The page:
Dr. Sylvia Earle is another female who overcame gender obstacles to make significant contributions to marine science. Sylvia was raised on a farm and from a young age and had a fascination with nature. During her childhood Sylvia was also taught by her parents to, “respect wild creatures and not be afraid of the unknown.” Sylvia went on to graduate college and earned a master’s degree in botany. While in graduate school Sylvia was denied a valued job as a teaching assistant because she was female. “It has to go to a man, because a woman will just get married and have babies”. This was a common perspective on women at the time, but it did not stop Sylvia from following her dreams and carrying out groundbreaking work in marine science.
An overview of some of Earle’s notable achievements include leading the first all-female team of aquanauts that lived for two weeks underwater, setting the world record for the deepest untethered dive in 1979, becoming the first woman to have the role of Chief Scientist at the National Oceanic and Atmospheric Administration, becoming the first woman to be National Geographic Society’s explorer in residence, and having written over 100 scientific papers.
In 1964, Sylvia was the only woman among 70 men on a six-week expedition in the Indian Ocean. Earle did not let her female solidarity on the ship cause her to feel uncomfortable or prohibit her explorations. Sylvia persevered despite being a woman in a male dominated field, and especially during a time when society discouraged a woman’s ambitions because of their gender. Sylvia Earle is one of the most renowned marine scientists and an inspiration to all women to follow their dreams and harness the power of being a female scientist.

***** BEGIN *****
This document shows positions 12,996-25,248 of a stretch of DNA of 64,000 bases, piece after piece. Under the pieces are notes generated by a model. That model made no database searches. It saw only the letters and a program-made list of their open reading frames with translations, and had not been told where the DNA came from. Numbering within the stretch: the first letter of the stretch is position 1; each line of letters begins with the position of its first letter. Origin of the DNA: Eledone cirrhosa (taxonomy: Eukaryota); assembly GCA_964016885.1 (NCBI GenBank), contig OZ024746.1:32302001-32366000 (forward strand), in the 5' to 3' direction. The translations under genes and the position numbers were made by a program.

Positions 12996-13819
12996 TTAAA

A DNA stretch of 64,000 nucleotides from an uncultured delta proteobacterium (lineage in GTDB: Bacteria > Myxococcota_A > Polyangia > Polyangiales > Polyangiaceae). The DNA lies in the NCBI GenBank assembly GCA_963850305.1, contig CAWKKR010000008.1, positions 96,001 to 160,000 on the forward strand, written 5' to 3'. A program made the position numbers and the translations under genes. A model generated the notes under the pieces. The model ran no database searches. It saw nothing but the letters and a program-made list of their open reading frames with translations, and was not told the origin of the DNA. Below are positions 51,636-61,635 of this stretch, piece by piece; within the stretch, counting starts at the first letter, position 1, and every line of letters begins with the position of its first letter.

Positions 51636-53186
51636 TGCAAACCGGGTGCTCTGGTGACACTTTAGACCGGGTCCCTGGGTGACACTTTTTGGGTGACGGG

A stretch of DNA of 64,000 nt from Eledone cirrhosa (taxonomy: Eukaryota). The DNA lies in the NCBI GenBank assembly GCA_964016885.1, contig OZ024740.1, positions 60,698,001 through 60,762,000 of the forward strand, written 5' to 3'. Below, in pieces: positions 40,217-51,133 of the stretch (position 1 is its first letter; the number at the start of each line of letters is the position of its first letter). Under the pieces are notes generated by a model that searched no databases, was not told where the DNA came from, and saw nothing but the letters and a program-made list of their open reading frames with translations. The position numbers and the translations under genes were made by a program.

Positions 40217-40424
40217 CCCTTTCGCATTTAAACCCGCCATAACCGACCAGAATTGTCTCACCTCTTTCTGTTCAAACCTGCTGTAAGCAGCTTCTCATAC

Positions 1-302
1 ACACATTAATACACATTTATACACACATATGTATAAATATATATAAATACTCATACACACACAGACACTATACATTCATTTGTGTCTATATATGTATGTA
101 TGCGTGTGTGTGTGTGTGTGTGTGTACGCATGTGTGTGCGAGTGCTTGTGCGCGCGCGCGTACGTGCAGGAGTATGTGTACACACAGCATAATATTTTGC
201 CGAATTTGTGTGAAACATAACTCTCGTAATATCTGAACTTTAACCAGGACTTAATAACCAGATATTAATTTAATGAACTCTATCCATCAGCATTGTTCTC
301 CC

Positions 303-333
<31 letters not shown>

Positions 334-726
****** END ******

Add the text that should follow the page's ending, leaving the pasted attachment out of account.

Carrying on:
The challenges of being a woman in marine science persist to this very day, however the obstacles are less obvious. While women are allowed to be onboard scientific vessels and are no longer the sole female on expeditions, they still face challenges with discrimination, stereotypes, equality, and support. Evidence that these problems still exist was recently highlighted by the 2019 World Ocean Day theme of: Gender and Ocean, where the United Nations wrote that the “empowerment of women and girls is ‘still needed’ in all aspects of ocean-related sectors, including marine scientific research.”
It is important to make sure that women continue to feel accepted and valued in the marine science field as their male counterparts do. Dr. Sally Penny Chisholm, a Professor of Biology at MIT, discussed the challenges of being a woman in marine science and noted the issue of ‘imposter syndrome’, where a woman does not feel like they belong because of societal perceptions. The gender stereotypes deep rooted in history cause subconscious bias against women for both men and women alike.
The challenges women must overcome in marine science are just as prevalent today as they were in the past with women continuing to face opposition from long existing stereotypes and discrimination. In order to break the typecast and eliminate the opposition women face today, we must welcome and celebrate diversity. As marine science continues to advance, it is important that gender equality and inclusivity go hand and hand with the expansion of the field.